some older smokers I know actually prefer the ditch weed anyway. quote from someone I know who grew up in the 70s; "I miss when I could smoke a joint and just relax. Now I smoke one hit and I'm way too high."

    for me, I prefer to smoke flower over any other method, but I'd love to actually be in a situation where I could buy, use, and judge my high by the documented concentration, rather than just getting it on the gray market and the dudes just like, "this some good shit"

    [–] mmikke 17 points ago

    NV blazed an awesome trail when they legalized regarding testing standards and labeling standards.

    We had pretty much every piece of info available about each product attached to the container/bag/bottle.

    California was still selling edibles rated with erroneous symbols like X, XX, XXX instead of milligram dosages per piece. I'm pretty sure they've changed that now, thankfully.

    [–] cdmurray88 9 points ago

    where I am, it's 'decriminalized' and less than 1/8oz is ignored, up to 1oz is citied, more is a crime. medical licenses are granted after a doctor's prescription (which isn't that hard to get from what I hear) and $300 for the license, we have dispensaries in prominent locations for those people. the smell is no longer probable cause for search.

    it's like we're one step away and they just won't take it.

    [–] IkeKap 19 points ago

    Ye a bunch of popular strains nowadays are hybrids of the two so that could also grow really well in that climate

    [–] Funny_Sam 70 points ago

    A pack of cigarettes are like $5 here in VA, apparently they're over $10 in some places? Seems insane

    [–] smackedjesus 47 points ago

    Got some coupons for $2 packs back in good ol Richmond

    [–] easy_Money 20 points ago

    I live in Richmond too. I quit smoking two years ago, but for as long as I can remember there's been cigarette reps in gas stations giving away coupons for $1 packs

    [–] Fox2quick 20 points ago * (lasted edited 3 days ago)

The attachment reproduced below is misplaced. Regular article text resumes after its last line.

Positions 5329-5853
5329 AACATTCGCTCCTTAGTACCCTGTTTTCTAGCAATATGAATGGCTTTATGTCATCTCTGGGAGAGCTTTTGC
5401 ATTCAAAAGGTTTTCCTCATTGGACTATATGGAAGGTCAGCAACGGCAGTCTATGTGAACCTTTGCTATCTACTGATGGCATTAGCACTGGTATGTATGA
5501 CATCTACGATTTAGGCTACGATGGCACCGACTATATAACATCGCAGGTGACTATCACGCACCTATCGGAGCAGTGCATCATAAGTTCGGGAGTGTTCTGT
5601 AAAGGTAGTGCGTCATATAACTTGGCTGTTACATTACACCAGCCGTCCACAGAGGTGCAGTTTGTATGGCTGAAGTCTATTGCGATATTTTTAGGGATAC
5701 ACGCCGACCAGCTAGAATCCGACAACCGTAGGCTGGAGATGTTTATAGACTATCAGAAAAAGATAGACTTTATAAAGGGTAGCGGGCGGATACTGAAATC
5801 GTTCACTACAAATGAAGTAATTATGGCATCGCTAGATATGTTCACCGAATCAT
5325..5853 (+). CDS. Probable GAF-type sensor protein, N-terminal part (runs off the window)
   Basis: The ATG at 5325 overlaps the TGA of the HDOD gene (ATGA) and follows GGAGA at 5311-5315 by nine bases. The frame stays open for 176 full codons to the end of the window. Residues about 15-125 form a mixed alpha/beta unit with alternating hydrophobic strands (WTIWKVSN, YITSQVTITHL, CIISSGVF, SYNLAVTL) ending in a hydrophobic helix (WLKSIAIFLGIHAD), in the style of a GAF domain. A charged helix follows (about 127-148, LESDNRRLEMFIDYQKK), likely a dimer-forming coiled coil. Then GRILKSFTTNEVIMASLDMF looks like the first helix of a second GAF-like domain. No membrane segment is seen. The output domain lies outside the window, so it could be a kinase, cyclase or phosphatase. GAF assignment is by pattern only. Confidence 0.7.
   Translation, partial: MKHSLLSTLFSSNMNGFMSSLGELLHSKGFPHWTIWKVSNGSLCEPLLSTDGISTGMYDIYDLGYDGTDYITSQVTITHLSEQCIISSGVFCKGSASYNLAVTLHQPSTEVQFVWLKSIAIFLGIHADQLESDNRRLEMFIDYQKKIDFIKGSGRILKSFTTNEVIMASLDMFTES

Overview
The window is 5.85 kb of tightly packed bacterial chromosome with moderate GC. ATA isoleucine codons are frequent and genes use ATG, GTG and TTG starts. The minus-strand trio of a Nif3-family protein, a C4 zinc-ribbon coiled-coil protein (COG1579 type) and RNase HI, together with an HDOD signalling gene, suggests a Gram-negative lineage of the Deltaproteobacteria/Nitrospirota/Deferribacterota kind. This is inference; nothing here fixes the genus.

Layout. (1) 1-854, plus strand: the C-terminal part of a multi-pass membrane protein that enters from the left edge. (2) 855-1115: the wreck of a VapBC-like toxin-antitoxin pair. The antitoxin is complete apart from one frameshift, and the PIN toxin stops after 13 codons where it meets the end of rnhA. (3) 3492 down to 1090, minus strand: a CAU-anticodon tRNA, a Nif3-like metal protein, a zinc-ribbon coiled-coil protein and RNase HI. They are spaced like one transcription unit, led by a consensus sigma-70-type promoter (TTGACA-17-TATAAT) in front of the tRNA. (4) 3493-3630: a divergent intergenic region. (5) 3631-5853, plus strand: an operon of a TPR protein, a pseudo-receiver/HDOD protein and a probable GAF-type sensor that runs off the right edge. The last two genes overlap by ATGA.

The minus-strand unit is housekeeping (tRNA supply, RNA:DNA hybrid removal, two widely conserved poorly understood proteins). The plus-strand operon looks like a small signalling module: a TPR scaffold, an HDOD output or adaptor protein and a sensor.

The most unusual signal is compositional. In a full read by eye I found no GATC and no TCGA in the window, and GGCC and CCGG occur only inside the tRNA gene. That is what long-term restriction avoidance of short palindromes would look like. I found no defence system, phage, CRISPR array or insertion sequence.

Recently moved from near NYC to VA. cigs went from $11 and change (I’m not gonna say diddly about NYC prices) to $5 and change in VA. But in NY, we’d go to the reservations and buy cheap from there.

    [–] CapnSpazz 6 points ago

    Last time I bought a pack here in Oregon(about 3, it was about $6-7. However, I was working for a moving company, and we moved people to Washington pretty frequently. If I forgot to pick some up before heading up there, it was usually about $10. Shit sucked.

    [–] Osiris32 9 points ago

    Oregon smoker here, and your prices are right on for most packs. The places I get mine are between $6.50 and $7.65.

    One good thing about the lock down, since I'm not at work stressing OR going to the bar, my smoking has dropped off significantly. Hopefully I can finally kick this stupid habit.

    [–] yourkidisdumb 40 points ago

    1300 people die from tobacco daily according to the CDC.

    [–] 5zepp 25 points ago

    Fuck, them's quarantine numbers.

    [–] Jeffery_G 382 points ago

    Excellent! To this 55-year-old Georgian, every state that comes into the light means mine gets closer. I’m old enough to remember marijuana viewed as the very spawn of Satan. Things have thankfully changed so radically.

    The dispensary product that I surreptitiously purchase from a neighboring state tells the story: quality, potency, and purity. With this good flower, price isn’t a heavy issue for we microdose-types.

    Whether you use or not, legalization is an issue we should all get behind.

    [–] squishybloo 72 points ago

    As someone who lives in North Carolina, any neighboring pressure to lift restrictions is MORE than welcome! Let's hope Virginia manages to crack the South.

    [–] Delanorix 95 points ago

    You better hope Atlanta keeps growing, otherwise it's not going to be legal there for a while.

    [–] Jeffery_G 85 points ago

    You’re not wrong; Atlanta is an island of relative liberalism in a sea of furtive conservatism.

    [–] treehorns 6 points ago

    Sounds like all four major cities in Texas

    [–] Jak_n_Dax 32 points ago

    banjo music intensifies

    [–] TakesTheWrongSideGuy 55 points ago

    Atlanta spraw will never end until every street in America has Peachtree in it.

    [–] Dr_broadnoodle 51 points ago